China announces new rules, forbidding unidentified netizens from posting anything on internet platforms.
China’s internet censorship is getting tougher and more comprehensive every day. On August 25, China’s top internet regulator announced new rules to manage internet forums and communities, forbidding unidentified netizens from posting anything on internet platforms. The new rules will become effective on October 1.
As The Diplomat has been following, since Chinese president Xi Jinping took office, China has been systematically increasing online control, and 2017 has witnessed the most fierce wave of internet censorship yet: Banning VPNs and independent multimedia contents, demanding international publishing houses such as Cambridge University Press remove specific content, punishing China’s top three internet giants for failing to manage their online platform properly, to name just a few.
The Cyberspace Administration of China, the top internet censor, just gave Chinese netizens further bad news. On August 25, the administration issued “Management Regulations on Internet Forum and Community,” in order to “promote the healthy and orderly development of online community” and “safeguard national security and public interests.”
The new regulations cover all online forums, communities and any other platforms that provide interactive communication.
According to the regulations, all internet companies and service providers are required to strictly manage all the content their registered users are going to post, and verify the identities of all users before they can post anything on their platforms. As for those users who refuse to provide their real names, the internet companies should not allow them to post anything at all.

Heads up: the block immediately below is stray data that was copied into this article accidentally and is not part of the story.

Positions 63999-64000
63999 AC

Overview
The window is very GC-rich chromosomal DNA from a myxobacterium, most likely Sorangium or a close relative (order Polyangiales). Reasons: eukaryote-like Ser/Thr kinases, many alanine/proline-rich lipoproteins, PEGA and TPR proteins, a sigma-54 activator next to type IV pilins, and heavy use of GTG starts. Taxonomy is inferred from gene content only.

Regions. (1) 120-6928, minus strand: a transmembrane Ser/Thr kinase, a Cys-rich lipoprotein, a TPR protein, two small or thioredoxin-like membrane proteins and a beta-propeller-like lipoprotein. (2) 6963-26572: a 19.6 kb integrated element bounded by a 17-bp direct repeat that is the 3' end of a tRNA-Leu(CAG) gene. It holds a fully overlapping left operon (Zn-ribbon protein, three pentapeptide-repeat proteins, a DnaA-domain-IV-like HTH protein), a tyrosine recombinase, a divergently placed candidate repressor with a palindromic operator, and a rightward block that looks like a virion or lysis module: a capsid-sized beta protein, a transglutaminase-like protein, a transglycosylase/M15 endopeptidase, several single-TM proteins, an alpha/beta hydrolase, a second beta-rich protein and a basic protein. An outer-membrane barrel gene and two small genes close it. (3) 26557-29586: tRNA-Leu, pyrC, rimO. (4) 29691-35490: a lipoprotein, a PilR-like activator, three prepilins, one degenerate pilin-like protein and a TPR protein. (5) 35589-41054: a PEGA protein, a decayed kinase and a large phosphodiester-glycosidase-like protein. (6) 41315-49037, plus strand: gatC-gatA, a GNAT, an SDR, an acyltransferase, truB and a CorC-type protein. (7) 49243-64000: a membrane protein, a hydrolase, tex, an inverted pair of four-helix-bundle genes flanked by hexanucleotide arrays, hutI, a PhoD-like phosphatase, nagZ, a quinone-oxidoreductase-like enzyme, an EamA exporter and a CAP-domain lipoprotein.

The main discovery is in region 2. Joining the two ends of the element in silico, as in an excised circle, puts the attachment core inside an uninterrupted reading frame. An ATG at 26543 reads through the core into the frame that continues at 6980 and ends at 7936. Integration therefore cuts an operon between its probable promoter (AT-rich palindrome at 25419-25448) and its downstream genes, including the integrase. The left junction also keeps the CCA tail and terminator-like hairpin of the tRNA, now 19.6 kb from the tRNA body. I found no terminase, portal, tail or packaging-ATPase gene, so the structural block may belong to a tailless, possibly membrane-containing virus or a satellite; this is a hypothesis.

An official of the Cyberspace Administration also specified the content that is banned from publishing or disseminating online:
The contents that (1) opposing the basic principles in the Constitution; (2) harming the national security, revealing state secrets, subverting state power and undermining national reunification; (3) damaging national honor and interests; (4) inciting national hatred, ethnic discrimination and undermining national unity; (5) undermining the state’s policies on religion or promoting cults and feudal superstitions; (6) spreading rumors or disrupting social order; (7) spreading obscenity, pornography, violence, terror or abetting the crime; (8) insulting or slandering others and infringing upon the lawful rights and interests of others; (9) violating any other laws and regulations.
Obviously, the forbidden items are so broad and vague that any criticism could be included in the categories.
In addition, the regulations also require all internet companies to fully record their users’ information and promptly report their illegal behavior to the regulators.
By Charlotte Gao